By John Voket
Curb appeal is one thing, but healthy green lawns also contribute to the amount of green homeowners might command when selling a home.
A recent post from Grass Seed USA – a national coalition of grass seed farmers and academic turf specialists (weseedamerica.com) – reveals how homes and homeowners in neighborhoods flush with lush lawns enjoy significant benefits, as do their communities.
According to the site:
Homeowners with lawns spend more time in their yards and interact with neighbors a lush green lawn provides the perfect location for casual community gatherings.
For communities adjacent to woodland or brush areas, green grass cover can serve as a firebreak. Due to its low fuel value, turf grass retards wildfires. Lawns also serve as defensible spaces from which firefighters work to protect homes.
Turfgrass effectively absorbs rainfall, decreeing storm flow and flooding and protecting homes from flooding. The excellent water retention contributes to groundwater recharge, keeps pollutants from reaching waterways and reduces the need for man-made water-control structures in urban areas. Grass cover is also an extremely efficient method of stabilizing soil and preventing erosion.
A well-maintained lawn can increase a home’s value by up to 15 percent – providing a boost to the entire neighborhood. Potential buyers find lawns aesthetically pleasing, enjoyable to use and environmentally friendly. According to a Gallup survey, attractive landscaping can provide a 100-200 return on investment – much higher than the return provided by many other home improvement projects.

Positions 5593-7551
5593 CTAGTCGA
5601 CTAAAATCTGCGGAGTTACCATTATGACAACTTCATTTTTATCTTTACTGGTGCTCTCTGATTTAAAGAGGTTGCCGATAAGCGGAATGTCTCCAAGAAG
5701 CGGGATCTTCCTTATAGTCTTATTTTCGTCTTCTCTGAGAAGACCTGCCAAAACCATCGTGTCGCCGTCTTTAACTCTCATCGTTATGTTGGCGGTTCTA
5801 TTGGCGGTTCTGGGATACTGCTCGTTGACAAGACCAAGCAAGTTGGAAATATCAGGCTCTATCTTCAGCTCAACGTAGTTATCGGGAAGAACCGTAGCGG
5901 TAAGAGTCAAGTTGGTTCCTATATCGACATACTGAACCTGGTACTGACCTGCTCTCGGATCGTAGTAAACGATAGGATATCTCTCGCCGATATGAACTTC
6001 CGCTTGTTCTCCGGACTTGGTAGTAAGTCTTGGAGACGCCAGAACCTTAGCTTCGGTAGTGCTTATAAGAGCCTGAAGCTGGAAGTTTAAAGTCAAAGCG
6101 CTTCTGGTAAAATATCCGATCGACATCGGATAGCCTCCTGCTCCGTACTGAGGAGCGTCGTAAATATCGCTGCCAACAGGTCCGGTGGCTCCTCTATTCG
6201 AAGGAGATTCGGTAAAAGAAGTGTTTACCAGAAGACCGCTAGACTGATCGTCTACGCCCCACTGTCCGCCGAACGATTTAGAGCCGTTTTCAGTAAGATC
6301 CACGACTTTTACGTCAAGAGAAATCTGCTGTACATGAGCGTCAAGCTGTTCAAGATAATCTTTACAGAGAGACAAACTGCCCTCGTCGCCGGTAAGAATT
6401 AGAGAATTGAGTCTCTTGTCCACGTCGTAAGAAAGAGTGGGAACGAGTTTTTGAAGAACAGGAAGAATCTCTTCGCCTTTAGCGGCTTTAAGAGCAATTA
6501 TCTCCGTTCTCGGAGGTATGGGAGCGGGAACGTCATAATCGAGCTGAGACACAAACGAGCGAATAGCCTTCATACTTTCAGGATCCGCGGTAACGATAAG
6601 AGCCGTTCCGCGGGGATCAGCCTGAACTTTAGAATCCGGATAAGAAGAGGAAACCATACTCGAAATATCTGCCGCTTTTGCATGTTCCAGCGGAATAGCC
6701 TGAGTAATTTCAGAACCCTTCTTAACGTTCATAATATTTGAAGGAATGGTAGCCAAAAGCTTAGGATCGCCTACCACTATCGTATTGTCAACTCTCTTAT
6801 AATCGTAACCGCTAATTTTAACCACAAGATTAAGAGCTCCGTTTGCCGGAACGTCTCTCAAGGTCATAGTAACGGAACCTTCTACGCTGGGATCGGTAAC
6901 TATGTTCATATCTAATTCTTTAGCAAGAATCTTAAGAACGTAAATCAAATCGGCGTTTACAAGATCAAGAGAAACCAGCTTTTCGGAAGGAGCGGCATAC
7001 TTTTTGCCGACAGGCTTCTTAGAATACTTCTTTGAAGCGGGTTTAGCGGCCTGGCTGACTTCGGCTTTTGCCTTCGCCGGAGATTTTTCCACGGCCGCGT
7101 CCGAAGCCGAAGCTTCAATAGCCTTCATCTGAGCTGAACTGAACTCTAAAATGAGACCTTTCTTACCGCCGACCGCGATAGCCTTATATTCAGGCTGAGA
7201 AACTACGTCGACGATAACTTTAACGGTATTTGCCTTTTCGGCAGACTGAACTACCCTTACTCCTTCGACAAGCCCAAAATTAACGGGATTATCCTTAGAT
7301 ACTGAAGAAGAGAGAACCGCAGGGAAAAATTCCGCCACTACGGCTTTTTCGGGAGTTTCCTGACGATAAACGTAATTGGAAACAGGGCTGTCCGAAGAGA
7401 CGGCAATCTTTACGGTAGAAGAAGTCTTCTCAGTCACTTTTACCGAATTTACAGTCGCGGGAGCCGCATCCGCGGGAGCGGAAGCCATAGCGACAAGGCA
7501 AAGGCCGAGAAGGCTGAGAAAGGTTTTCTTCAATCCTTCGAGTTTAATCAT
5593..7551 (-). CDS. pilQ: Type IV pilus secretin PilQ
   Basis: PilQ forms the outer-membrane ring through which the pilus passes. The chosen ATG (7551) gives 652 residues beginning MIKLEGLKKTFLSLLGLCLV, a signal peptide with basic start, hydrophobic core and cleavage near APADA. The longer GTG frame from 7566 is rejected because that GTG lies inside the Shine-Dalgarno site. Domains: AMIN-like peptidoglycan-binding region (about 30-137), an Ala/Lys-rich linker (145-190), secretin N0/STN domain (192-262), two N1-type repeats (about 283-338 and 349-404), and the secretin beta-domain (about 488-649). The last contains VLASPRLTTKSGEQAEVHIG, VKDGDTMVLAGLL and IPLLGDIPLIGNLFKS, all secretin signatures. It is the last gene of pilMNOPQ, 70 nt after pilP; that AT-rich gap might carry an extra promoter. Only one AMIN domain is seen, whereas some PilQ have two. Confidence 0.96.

Well-maintained grass also reduces crime and discourages littering. In 2009, teams from the Michigan State University turf grass science program began planting and maintaining grass around abandoned homes and in vacant lots and parks in Flint, Michigan.
After three years of the program, resident were asked, among other things, whether they felt safer in the neighborhood. And 47 percent strongly agreed, 21 percent agreed and only 5 percent disagreed.
More than two-thirds of the Flint residents surveyed also agreed that there was less trash in the neighborhood as a result of the newly planted and maintained lawns.